The science behind Everglades restoration is keeping researchers busy at a unique outdoor laboratory: the Loxahatchee Impoundment Landscape Assessment (LILA), located at the Arthur R. Marshall Loxahatchee National Wildlife Refuge in Boynton Beach, Florida.
LILA is a working, 80-acre model of the Everglades ecosystem. This "living laboratory" gives experts an opportunity to research and apply restoration techniques on a small, controlled scale before taking them into the 1.7 million-acre Everglades ecosystem.
The unique facility was built in 2003 as a partnership between the South Florida Water Management District, U.S. Fish and Wildlife Service and the U.S. Army Corps of Engineers.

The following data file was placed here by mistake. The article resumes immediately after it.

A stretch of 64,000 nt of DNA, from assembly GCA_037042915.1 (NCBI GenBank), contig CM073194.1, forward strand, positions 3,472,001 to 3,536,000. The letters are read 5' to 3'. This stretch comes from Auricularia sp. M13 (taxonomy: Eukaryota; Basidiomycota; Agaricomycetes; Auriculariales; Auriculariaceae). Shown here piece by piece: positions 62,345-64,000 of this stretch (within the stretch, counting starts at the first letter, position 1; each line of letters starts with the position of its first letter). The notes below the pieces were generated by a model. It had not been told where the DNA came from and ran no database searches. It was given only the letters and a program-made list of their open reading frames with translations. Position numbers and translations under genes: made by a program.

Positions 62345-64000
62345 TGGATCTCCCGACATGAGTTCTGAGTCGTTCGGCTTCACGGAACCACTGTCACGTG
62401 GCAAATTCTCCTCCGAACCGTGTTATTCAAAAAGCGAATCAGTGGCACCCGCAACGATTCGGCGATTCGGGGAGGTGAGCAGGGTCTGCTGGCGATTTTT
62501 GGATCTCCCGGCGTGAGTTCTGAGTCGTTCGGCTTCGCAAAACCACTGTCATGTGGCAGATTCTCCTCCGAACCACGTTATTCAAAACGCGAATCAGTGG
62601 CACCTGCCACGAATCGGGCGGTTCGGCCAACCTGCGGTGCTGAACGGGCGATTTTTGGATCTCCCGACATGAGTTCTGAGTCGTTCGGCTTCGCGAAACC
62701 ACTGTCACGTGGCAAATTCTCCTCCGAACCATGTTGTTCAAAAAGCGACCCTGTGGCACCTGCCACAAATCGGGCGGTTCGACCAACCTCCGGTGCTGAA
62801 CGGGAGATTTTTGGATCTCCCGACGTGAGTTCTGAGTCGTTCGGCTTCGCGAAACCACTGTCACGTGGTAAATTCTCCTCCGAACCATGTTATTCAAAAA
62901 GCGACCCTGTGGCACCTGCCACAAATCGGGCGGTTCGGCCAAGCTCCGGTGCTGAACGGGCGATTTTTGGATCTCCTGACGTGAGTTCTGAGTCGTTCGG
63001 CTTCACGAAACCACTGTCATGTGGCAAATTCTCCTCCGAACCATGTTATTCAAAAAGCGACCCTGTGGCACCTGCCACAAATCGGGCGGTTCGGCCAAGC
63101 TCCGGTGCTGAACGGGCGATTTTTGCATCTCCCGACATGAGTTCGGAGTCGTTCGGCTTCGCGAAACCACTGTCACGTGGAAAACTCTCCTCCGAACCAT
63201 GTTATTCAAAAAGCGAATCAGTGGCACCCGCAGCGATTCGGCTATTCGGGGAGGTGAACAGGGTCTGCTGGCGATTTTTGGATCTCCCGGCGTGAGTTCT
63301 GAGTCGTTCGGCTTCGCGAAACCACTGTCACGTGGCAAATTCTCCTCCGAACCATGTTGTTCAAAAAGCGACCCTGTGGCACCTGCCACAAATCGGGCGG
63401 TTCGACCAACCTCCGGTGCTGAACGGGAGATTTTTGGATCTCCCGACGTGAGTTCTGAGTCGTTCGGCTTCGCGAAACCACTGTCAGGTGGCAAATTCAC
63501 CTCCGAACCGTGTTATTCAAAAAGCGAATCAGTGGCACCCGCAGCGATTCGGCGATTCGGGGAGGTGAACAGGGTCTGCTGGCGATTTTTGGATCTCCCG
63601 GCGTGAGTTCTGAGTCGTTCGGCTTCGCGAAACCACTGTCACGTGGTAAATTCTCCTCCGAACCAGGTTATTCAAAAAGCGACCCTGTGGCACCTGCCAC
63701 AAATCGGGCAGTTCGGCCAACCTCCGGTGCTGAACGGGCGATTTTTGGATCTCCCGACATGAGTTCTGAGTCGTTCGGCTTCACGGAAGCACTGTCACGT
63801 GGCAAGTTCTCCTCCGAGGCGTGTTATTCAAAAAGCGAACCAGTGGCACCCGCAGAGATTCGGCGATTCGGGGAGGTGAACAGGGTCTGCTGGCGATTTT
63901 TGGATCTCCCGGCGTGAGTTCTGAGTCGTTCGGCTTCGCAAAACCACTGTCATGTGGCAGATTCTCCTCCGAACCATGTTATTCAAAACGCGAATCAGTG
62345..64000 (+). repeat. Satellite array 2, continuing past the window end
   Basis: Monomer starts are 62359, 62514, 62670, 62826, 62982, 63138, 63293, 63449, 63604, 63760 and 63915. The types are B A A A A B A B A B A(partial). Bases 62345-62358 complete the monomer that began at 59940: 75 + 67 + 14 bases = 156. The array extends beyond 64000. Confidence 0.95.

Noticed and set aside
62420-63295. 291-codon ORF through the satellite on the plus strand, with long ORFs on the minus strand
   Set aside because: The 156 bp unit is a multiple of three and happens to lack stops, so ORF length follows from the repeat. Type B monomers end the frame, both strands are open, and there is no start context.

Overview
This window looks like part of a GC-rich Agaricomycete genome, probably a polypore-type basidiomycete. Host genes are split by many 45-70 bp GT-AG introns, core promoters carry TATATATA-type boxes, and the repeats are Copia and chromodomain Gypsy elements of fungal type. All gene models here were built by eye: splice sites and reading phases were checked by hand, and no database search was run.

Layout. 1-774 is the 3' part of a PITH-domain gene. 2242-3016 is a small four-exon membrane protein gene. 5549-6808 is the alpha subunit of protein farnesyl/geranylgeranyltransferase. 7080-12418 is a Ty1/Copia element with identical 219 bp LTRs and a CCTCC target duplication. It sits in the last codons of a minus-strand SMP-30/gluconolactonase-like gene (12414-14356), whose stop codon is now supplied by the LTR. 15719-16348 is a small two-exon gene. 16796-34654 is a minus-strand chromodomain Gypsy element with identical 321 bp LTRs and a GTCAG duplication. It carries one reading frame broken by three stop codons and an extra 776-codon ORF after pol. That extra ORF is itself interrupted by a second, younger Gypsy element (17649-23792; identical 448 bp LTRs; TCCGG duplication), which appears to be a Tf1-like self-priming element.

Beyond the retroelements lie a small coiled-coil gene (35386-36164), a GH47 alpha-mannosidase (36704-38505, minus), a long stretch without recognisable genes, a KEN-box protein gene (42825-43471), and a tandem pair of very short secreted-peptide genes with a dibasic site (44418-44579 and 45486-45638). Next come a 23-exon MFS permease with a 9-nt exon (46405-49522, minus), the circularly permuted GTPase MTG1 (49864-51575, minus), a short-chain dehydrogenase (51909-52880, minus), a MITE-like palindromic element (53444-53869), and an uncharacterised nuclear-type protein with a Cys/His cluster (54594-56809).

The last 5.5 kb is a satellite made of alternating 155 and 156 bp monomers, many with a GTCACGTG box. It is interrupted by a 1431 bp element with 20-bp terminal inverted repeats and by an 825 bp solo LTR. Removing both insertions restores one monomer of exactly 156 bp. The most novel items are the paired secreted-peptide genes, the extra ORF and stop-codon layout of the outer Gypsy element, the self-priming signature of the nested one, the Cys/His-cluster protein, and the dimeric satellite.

Visitors to the Arthur R. Marshall Loxahatchee National Wildlife Refuge will find LILA located on the birding trail. By visiting LILA, you'll be able to spend a morning watching a wide variety of native wading birds and other wildlife -- at the same time scientists are collecting and analyzing data that will ultimately be used to restore Florida's precious Everglades.